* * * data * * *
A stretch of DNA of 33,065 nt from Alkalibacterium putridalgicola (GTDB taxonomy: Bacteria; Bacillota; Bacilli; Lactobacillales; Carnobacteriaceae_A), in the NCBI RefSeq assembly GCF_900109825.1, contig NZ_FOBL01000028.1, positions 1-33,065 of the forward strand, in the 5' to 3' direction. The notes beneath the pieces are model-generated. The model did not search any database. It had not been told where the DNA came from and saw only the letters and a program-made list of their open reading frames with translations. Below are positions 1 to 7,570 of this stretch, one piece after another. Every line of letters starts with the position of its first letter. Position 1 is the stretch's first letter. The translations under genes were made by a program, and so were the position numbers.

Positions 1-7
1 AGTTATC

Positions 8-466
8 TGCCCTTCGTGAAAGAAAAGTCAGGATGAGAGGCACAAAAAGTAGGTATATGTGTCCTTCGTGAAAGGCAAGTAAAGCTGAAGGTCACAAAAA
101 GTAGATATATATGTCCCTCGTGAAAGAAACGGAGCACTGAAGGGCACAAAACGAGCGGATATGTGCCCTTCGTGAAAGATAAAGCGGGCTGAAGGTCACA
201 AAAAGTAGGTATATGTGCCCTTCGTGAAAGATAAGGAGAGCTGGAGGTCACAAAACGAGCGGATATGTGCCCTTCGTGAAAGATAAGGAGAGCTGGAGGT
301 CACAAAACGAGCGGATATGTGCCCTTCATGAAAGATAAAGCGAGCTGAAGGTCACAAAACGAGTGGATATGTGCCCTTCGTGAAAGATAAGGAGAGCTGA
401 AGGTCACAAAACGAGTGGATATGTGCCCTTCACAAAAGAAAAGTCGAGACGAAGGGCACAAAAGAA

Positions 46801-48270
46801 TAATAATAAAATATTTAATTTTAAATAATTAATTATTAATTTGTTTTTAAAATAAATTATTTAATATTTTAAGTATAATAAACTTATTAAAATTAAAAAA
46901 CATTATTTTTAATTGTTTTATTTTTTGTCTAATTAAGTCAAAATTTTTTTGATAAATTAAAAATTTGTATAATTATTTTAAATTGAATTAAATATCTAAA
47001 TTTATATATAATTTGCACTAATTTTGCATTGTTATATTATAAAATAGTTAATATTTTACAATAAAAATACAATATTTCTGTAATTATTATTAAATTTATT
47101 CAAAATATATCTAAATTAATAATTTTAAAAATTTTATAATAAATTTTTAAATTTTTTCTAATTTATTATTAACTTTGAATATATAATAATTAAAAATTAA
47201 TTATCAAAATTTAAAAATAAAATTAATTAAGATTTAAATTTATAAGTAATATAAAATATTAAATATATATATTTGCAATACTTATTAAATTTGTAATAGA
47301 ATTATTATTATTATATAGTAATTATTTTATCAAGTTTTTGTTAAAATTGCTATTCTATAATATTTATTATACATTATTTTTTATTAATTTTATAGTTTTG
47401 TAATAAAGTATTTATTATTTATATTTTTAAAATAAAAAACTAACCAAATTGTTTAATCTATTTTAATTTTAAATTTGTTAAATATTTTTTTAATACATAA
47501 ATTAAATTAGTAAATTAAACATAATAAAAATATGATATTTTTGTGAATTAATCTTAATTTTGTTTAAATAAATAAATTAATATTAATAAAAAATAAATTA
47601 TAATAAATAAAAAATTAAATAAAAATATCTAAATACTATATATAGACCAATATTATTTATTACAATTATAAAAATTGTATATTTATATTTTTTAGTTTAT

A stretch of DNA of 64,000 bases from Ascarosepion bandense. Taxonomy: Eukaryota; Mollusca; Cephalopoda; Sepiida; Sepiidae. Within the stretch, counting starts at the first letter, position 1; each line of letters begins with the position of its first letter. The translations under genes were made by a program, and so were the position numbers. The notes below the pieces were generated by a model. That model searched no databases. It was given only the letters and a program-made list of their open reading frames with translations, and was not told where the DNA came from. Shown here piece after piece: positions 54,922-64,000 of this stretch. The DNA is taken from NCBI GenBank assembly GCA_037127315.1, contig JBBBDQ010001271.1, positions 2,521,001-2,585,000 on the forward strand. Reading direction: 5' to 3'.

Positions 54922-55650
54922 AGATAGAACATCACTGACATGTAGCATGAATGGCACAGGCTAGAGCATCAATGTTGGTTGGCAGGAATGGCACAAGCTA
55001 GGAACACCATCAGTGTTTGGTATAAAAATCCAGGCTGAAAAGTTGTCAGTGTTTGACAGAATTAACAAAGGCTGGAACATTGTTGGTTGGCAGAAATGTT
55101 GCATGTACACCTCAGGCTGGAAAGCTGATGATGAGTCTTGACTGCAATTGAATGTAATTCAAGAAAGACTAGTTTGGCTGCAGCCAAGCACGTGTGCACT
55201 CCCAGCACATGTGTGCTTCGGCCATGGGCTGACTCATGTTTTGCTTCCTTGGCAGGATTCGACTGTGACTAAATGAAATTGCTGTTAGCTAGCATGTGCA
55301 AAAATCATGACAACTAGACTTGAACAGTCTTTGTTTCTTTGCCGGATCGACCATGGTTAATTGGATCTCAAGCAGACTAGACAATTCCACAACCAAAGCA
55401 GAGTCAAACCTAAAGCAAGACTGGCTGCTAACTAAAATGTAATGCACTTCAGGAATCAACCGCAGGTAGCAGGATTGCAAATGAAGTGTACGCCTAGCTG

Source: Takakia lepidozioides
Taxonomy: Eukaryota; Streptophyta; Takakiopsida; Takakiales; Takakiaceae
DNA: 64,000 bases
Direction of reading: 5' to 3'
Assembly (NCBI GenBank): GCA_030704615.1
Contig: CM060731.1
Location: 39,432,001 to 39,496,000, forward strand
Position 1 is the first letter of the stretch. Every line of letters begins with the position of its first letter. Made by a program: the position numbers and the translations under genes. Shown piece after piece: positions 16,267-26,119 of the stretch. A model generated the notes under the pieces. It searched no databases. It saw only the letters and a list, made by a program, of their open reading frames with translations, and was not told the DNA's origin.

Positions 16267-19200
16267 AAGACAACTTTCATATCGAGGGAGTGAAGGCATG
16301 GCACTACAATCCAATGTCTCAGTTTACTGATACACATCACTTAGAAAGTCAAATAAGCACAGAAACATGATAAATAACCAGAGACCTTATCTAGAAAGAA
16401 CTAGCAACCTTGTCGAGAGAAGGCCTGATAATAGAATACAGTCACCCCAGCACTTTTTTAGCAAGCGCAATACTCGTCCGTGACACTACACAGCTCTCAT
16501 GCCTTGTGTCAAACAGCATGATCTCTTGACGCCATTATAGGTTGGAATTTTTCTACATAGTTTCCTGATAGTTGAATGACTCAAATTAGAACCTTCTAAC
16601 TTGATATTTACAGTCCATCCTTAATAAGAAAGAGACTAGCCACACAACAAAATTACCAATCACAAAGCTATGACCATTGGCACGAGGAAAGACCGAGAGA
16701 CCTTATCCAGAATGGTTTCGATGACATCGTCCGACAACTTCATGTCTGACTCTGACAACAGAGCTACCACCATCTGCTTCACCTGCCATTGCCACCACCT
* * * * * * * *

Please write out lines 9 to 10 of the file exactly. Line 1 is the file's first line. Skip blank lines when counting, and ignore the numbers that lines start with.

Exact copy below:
401 AGGTCACAAAACGAGTGGATATGTGCCCTTCACAAAAGAAAAGTCGAGACGAAGGGCACAAAAGAA

Positions 46801-48270